Heating bills set to soar as inflation hits energy prices
New York — Get ready to pay sharply higher bills for heating this winter, along with seemingly everything else.
With prices surging worldwide for heating oil, natural gas and other fuels, the U.S. government said Wednesday it expects households to see their heating bills jump as much as 54% compared to last winter.
The sharpest increases are likely for homes that use propane, which account for only 5% of U.S. households, but others are also likely to see big increases.
Homes that use natural gas, which make up nearly half of all U.S. households, may spend $746 this winter, 30% more than a year ago. That could make this winter's heating bills the highest for them since the winter of 2008-2009.
The second-most typical heating source for homes is electricity, making up 41% of the country, and those households could see a more modest 6% increase to $1,268. Homes using heating oil, which make up 4% of the country, could see a 43% increase — more than $500 — to $1,734.
This winter is forecast to be slightly colder across the country than last year. That means people will likely be burning even more fuel to keep warm, on top of paying more for each bit of it. If the winter ends up being even colder than forecast, heating bills could be higher than estimated, and vice-versa.
The forecast from the U.S. Energy Information Administration is the latest reminder of the higher inflation ripping across the global economy. Earlier Wednesday, the government released a separate report showing that prices were 5.4% higher for U.S. consumers in September than a year ago. That’s the hottest inflation since 2008, as a reawakening economy and snarled supply chains push up prices for everything from cars to groceries.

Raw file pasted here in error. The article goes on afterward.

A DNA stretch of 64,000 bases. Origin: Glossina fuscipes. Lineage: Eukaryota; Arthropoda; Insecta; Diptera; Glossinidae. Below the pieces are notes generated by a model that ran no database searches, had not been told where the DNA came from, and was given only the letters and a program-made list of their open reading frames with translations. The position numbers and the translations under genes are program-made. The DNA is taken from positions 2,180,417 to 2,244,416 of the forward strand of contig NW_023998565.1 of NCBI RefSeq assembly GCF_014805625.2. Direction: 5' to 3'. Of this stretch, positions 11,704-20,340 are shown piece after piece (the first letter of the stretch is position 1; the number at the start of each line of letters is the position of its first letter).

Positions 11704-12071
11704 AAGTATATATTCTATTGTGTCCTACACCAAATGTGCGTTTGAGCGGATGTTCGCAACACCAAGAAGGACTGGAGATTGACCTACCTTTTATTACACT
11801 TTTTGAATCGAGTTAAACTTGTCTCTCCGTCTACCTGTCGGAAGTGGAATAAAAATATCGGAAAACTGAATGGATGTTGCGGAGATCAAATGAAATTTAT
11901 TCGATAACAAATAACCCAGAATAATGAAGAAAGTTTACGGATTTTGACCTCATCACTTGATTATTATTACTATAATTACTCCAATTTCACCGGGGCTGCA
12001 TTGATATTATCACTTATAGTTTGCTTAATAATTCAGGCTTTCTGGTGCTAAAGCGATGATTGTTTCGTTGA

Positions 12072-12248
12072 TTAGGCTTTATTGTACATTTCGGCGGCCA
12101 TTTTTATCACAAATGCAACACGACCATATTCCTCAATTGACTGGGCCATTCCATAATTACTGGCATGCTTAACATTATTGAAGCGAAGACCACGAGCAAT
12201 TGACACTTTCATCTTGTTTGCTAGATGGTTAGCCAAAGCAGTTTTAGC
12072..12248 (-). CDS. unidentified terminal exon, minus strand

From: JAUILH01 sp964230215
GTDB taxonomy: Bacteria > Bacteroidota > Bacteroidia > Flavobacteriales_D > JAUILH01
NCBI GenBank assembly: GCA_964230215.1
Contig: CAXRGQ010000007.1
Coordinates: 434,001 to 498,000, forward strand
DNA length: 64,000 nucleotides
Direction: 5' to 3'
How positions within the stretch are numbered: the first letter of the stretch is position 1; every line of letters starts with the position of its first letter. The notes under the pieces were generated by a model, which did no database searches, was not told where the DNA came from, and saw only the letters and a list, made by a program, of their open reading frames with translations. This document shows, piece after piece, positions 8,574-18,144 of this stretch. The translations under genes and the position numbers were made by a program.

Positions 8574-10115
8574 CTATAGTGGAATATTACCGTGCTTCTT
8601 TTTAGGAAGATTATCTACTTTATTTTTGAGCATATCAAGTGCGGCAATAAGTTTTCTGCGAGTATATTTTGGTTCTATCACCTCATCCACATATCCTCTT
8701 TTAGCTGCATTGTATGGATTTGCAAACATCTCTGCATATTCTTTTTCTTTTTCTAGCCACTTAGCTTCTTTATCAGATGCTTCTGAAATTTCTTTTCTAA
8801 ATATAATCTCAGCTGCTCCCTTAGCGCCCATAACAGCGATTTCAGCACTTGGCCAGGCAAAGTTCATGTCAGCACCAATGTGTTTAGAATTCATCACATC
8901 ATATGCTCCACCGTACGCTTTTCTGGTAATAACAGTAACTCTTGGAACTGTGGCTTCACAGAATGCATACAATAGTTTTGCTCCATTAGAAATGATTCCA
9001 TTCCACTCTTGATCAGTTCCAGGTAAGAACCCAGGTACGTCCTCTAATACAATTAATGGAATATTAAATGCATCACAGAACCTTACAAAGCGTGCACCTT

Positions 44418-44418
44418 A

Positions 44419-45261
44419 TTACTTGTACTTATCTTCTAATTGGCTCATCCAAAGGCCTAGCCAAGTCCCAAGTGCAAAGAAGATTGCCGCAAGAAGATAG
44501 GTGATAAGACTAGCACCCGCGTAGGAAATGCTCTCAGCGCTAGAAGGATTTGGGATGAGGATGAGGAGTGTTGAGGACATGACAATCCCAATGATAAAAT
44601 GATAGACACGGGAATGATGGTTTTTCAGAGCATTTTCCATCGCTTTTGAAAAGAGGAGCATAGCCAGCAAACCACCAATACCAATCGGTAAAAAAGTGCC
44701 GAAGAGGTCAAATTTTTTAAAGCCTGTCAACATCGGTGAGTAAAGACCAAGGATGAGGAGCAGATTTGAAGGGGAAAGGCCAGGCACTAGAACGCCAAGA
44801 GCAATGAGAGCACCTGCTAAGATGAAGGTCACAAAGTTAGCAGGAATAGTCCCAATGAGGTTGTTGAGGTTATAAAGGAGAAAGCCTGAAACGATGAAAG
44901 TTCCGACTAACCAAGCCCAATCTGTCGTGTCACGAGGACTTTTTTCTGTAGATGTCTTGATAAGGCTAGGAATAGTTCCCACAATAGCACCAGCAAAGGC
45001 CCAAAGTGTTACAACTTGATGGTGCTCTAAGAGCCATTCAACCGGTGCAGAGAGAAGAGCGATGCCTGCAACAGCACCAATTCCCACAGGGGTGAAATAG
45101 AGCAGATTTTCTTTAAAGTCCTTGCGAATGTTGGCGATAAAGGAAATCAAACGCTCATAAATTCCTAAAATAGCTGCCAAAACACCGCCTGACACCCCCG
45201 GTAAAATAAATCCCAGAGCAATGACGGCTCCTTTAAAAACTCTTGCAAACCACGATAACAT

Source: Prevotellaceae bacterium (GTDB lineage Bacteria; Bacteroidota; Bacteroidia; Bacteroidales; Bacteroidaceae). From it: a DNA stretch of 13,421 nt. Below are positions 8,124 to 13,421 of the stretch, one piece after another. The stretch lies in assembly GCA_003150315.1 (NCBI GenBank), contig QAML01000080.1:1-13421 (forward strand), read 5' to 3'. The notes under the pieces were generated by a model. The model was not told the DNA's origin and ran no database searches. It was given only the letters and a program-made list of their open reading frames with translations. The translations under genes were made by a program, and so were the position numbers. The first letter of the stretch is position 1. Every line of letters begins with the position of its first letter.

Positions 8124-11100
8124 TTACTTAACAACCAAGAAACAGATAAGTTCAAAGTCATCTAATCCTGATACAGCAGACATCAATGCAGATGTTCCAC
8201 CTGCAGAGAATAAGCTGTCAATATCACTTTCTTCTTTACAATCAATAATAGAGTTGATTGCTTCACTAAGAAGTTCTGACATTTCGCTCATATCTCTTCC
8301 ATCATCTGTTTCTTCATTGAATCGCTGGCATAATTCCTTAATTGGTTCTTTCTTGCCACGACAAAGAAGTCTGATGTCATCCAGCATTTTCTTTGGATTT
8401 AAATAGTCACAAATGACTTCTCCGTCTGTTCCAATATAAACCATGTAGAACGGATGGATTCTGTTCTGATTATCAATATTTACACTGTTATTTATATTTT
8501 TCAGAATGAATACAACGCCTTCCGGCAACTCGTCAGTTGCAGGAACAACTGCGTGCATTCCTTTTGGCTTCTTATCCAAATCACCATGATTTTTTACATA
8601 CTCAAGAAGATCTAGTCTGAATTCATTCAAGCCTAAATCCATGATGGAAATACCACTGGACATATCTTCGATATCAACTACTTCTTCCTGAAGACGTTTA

The higher prices hit almost all households, with pay raises for most workers so far failing to keep up with inflation. Average hourly earnings for workers were up 4.6% last month from a year ago.
But higher heating bills will hit low-income households particularly hard.
“After the beating that people have taken in the pandemic, it’s like: What’s next?” said Carol Hardison, chief executive officer at Crisis Assistance Ministry, which helps people in Charlotte, North Carolina, who are facing financial hardship.
She said households coming in for assistance recently have had unpaid bills that are roughly twice as big as they were before the pandemic. They’re contending with more expensive housing costs, higher medical bills and sometimes a reduction in their hours worked.
“It’s what we know about this pandemic: It’s hit the same people that were already struggling with wages not keeping up with the cost of living,” she said.
The biggest reason for this winter's higher heating bills is the recent surge in prices for energy commodities after they dropped to multi-year lows in 2020. Demand has simply been growing faster than production as the economy roars back to life following the shutdowns caused by the coronavirus.
Natural gas in the United States, for example, has climbed to its highest price since 2014 and is up roughly 90% over the last year. The wholesale price of heating oil, meanwhile, has more than doubled in the last 12 months.
Another reason for the rise is how global the market for fuels has become. In Europe, strong demand and limited supplies have sent natural gas prices up nearly 350% this year. That’s pushing some of the natural gas produced in the United States to head for ships bound for other countries, adding upward pressure on domestic prices as well.
The amount of natural gas in storage inventories across the northern hemisphere is relatively low, according to Barclays analyst Amarpreet Singh, which means there is less of a cushion heading into winter heating season.
Heating oil prices, meanwhile, are tied closely to the price of crude oil, which has climbed more than 60% this year. Homes affected by those increases are primarily in the Northeast, where the percentage of homes using heating oil has dropped to 18% from 27% over the past decade.
AP Writer David Sharp contributed from Portland, Maine.